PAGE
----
The convergence of One Medicine and advanced therapeutics

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Which is more sensitive, sacrificing hundreds of laboratory mice during the development of a therapeutic or using highly advanced model systems such as organs-on-a-chip for early drug development work and carrying out animal validation in, say, six cows which in fact model many human diseases better than mice do?

This was one of the questions posed by the panel at the One Nucleus event “Cells, Genes and Vaccines: Developing the Treatments of Tomorrow” hosted at the Royal Veterinary College on 15 November. The roundtable included an interesting discussion on the manufacturing challenges of cell and gene therapies which my colleague Ellen Lambrix has covered in her separate post.

As one of the ways by which the development of advanced therapeutics could be accelerated, the panellists considered closer collaboration between human and veterinary medicine, an approach known as One Medicine. My colleague Adam Coughlin has previously written a great introduction to One Medicine in this article.

Veterinary research has shown that certain diseases in specific species are incredibly similar to the equivalent human diseases in their molecular development and progression. Examples include muscular dystrophy in beagles and melanoma in horses. Alongside evidence from whole genome sequencing that large farm animals such as pigs and cows are noticeably closer to the human genetic makeup, this should be an incentive for the pharma industry to try to establish the most appropriate, even if unconventional, animal model for the disease it is trying to treat. To a large extent, the expertise in developing and working with these animal models already exists within the veterinary medicine community.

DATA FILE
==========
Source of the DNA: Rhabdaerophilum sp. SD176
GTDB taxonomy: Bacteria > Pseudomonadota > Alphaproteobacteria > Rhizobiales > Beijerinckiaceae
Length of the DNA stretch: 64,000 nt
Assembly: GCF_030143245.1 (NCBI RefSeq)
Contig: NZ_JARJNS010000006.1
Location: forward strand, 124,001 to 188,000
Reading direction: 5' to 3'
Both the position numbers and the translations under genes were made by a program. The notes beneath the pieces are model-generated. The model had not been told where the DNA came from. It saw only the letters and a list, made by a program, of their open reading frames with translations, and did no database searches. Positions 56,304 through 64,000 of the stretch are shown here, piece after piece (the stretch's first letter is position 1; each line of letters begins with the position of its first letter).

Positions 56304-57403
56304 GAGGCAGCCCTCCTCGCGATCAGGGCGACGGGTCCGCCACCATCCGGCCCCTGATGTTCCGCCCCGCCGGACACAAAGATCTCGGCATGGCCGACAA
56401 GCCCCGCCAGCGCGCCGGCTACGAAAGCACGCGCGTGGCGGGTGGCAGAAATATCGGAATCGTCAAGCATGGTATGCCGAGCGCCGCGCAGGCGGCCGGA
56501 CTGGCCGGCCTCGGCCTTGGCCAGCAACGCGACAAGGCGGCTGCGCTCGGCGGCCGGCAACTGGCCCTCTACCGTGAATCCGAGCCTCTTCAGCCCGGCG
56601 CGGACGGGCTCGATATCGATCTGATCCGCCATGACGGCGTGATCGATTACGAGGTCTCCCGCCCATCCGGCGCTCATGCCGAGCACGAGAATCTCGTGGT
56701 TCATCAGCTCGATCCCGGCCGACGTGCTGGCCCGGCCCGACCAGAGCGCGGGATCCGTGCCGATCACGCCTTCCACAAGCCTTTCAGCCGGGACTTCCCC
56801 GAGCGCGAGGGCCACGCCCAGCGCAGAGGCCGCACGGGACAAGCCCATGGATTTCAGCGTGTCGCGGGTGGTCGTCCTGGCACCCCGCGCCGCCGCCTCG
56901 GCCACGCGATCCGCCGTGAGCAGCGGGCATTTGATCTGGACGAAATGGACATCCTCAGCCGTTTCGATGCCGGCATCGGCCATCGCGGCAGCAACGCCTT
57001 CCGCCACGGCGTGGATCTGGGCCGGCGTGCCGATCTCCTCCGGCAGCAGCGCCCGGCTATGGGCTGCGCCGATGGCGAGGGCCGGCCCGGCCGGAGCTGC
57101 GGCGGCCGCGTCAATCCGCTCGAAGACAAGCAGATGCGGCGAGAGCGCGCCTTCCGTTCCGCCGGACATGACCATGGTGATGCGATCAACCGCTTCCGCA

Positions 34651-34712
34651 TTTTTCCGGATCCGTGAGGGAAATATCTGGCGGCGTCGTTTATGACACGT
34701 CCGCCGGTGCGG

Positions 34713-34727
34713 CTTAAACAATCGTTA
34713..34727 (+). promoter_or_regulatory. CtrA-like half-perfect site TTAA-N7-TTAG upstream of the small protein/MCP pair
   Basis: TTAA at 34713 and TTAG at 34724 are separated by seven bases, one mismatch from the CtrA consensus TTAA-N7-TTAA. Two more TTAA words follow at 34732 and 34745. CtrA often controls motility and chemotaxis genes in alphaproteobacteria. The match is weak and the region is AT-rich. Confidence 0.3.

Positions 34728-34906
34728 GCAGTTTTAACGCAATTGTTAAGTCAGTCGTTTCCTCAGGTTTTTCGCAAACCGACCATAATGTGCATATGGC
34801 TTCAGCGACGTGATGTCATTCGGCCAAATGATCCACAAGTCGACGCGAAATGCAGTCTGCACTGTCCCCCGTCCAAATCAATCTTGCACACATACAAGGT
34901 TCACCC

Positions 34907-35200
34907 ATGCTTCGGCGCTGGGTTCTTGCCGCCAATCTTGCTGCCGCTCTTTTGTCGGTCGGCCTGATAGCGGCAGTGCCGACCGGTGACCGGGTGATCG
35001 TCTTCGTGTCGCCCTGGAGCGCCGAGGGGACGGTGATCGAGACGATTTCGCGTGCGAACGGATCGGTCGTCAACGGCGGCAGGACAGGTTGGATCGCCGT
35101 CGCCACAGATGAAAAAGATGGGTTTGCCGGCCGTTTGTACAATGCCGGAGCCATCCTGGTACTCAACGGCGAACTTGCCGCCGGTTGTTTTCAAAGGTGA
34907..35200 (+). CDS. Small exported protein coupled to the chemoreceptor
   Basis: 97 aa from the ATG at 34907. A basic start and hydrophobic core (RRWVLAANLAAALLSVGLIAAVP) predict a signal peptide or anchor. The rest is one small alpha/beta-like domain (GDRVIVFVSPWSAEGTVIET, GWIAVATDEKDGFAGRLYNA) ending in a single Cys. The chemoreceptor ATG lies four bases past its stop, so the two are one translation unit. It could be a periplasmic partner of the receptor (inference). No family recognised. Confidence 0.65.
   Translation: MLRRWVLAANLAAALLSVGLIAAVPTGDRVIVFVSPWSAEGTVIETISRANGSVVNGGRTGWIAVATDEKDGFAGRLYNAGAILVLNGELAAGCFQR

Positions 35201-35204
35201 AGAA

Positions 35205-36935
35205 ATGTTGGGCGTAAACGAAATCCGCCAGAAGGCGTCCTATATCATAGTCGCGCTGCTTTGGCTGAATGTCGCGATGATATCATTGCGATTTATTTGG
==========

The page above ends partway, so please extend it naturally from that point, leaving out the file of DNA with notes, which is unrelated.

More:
The speakers recognized that we are not there yet in the widespread adoption of One Medicine principles. Although advanced veterinary therapies currently under development could also have equivalent benefits in human patients, pharma companies developing human medicines would need to get involved in the development process from an early stage, as there is not enough funding or resources available for the veterinary sector to progress therapeutics down both animal and human streams.

In addition to potential regulatory challenges, the panelists pointed out the obvious cost implications of carrying out drug development work in large animal models: it takes much more space and resources to house 100 cows than it does to house 100 mice. However, these increased costs should be balanced against the potential cost savings of a more efficient drug development process.

How much investment can we expect to see in the short to medium term in One Medicine approaches, to bring either advanced or conventional human therapies to the market? And which current, or new, industry players will take the lead in this area?

We will be keeping an eye out over the coming years.

In this rapidly changing landscape, how are the treatments being developed, and what might be the barriers to success?…